I actually live there right now and it is still the case. I live right across the street from UMD.

To OP, you could get a 1 or 2 bedroom for under $1500 - since your wife is a student there are special rates - I think a 1 bedroom is a little over $1000 and it includes internet and utilities. You're not going to be living in luxury but it's not bad and I've found it to be pretty quiet as well. It's a couple miles from the Prince George's Plaza metro station and it is within walking distance from campus.

You can also find some other apartments that are rent controlled in DC. Since your wife has a part-time assistant ship you at least have a source of income. I didn't have to show any kind of income statement with the apts affiliated with UMD, just had to show that I was a grad student.

I'm not a student anymore and recently started working in Arlington, but parking at PG plaza and taking the metro hasn't been too bad.

Anyway, you could live in one of these apartments while getting established and then move in a year or so after you've figured everything out. After the year is up it's month-to-month.
posted by fromageball at 4:43 PM on May 8, 2012

fromageball, I assumed that the UMD/Southern Management still held true for what is basically the grad student complex near the university (University Gardens?) but I was wondering if it still held true for their other properties like Silver Spring Towers among others.

I am neither a SS booster nor affiliated with Southern Management, but I know that SS is convenient to both the Metro and UMD (via the free shuttle) and the studios in SS Towers are now renting for $1050. It would be a tight fit for two people, but if they didn't have a lot of stuff, it would be doable, if not ideal. The one bedrooms jump up significantly; I think that they start at $1300. A lot of other UMD students who had significant others lived at Summit Gardens (another SM property in Silver Spring). They have more one bedrooms, but I don't know what they are going for now. The other convenient thing about their properties is that they tend to be large and have a decent amount of turnover as people cycle in and out of the area, so you can usually count on their being vacancies, which takes away some of the anxiety of "OMG, I need a place for August," and you don't live in the area or have a lot of time and money to throw at a housing search.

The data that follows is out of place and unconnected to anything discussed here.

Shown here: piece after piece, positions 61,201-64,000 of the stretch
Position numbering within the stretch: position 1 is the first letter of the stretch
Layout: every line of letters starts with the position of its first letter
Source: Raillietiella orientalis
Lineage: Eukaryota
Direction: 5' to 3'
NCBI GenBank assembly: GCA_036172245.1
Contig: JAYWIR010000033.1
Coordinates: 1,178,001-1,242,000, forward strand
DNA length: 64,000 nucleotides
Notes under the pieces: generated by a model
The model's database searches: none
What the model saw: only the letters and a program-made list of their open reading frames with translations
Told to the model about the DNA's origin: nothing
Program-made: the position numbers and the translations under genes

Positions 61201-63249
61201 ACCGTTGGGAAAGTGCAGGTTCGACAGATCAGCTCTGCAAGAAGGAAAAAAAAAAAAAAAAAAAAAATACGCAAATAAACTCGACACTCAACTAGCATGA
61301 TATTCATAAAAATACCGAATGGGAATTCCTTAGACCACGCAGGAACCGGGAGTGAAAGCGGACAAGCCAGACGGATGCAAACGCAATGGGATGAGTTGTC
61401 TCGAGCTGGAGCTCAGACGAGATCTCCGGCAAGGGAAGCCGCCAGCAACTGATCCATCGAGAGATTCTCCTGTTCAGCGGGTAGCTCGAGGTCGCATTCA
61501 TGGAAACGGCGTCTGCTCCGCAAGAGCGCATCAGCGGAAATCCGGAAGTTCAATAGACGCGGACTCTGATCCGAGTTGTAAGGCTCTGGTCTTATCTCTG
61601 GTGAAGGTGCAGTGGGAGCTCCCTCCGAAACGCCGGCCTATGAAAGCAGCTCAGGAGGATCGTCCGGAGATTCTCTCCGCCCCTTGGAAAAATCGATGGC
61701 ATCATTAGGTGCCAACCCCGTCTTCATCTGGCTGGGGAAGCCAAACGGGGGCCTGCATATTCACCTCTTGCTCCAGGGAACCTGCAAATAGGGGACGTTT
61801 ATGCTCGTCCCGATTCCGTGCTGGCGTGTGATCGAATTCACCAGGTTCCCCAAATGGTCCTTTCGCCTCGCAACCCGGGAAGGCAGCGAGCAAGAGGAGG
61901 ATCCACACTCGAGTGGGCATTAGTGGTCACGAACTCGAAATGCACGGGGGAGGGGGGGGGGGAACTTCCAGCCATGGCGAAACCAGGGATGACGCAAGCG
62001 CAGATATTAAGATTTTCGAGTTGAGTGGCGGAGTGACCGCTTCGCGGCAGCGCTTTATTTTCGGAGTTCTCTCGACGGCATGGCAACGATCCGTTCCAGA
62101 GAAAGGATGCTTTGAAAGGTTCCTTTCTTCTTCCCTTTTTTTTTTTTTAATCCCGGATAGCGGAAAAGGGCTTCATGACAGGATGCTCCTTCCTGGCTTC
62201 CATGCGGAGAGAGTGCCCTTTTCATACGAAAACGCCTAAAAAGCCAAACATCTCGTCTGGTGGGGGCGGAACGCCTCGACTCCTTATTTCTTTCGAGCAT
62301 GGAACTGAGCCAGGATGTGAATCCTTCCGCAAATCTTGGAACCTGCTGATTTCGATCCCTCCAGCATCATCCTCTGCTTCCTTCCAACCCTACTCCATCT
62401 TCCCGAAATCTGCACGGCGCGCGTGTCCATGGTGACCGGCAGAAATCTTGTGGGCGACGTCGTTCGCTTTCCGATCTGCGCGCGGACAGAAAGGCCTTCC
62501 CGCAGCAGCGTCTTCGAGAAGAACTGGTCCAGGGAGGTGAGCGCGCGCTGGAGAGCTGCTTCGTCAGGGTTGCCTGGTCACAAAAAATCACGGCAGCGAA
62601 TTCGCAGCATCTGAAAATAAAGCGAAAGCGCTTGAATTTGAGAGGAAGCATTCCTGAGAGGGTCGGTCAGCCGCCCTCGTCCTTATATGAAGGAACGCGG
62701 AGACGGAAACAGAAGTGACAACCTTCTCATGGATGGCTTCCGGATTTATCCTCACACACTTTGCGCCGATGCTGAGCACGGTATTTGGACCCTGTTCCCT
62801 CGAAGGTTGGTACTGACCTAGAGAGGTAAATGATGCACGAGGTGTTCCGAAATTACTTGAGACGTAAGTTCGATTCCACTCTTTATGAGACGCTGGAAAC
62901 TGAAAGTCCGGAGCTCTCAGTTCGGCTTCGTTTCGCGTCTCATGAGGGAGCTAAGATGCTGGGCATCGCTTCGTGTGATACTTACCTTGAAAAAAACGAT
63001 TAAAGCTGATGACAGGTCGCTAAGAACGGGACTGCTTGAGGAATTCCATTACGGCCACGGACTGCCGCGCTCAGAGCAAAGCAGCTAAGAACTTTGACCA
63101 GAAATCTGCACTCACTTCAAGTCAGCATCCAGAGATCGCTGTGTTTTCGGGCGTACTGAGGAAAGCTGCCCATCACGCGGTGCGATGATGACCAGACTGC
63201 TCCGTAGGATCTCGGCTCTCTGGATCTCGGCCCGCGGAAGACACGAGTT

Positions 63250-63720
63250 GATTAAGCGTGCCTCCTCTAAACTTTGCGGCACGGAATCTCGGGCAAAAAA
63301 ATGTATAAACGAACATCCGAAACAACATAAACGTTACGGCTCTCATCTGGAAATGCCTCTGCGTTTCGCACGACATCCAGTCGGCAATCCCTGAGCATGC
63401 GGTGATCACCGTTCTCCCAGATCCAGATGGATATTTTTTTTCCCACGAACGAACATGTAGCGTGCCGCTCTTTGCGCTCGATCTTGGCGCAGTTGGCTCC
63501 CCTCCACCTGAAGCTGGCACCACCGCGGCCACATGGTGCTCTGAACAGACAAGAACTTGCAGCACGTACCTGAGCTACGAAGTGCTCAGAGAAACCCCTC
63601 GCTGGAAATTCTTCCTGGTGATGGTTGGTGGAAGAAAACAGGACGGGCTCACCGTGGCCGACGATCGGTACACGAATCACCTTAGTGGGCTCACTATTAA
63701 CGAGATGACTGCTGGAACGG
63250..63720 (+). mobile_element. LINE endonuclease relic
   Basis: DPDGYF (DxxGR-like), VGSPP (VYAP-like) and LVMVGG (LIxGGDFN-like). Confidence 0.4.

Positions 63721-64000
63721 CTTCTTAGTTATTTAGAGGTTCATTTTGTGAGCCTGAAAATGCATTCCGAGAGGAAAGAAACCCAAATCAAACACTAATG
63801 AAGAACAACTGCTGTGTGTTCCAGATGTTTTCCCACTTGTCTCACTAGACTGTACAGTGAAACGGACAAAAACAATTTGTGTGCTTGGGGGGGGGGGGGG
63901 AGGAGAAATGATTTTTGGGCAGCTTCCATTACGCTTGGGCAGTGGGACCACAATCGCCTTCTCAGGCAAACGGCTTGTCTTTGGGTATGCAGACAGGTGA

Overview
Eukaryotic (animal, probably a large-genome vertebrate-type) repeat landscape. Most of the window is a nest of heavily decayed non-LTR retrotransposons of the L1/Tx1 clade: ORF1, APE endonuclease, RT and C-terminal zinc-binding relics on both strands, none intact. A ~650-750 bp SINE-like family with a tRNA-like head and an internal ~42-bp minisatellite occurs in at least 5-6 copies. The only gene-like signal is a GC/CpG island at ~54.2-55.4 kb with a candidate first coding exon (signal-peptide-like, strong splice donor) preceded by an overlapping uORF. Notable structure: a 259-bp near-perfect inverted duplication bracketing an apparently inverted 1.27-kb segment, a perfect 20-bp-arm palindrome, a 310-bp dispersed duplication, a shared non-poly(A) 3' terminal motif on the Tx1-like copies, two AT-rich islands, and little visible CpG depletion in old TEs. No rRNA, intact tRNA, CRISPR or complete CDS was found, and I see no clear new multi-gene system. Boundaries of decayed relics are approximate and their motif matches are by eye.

posted by kaybdc at 5:43 PM on May 8, 2012

I live in Takoma Park. There are people under 40, but they do not make up the bulk of the populace. (I was chagrined to realize that I no longer fit the description, although I did when I moved here.)

I think Mt. Ranier and Hyattsville both skew younger than TP, and are significantly more affordable. They are less walkable than old town Takoma, however. Both are convenient to DC and to UMD. Were I just moving to the city, without kids to put in school, that is where I would look to find anything that approaches your price range.

I will echo what everyone else has said: your price range precludes you from getting an apartment somewhere with more amenities.
posted by OmieWise at 6:29 AM on May 9, 2012

This article from Lifehacker might help you get a feel for all the different neighborhoods:
posted by Kindlekat at 10:49 AM on May 10, 2012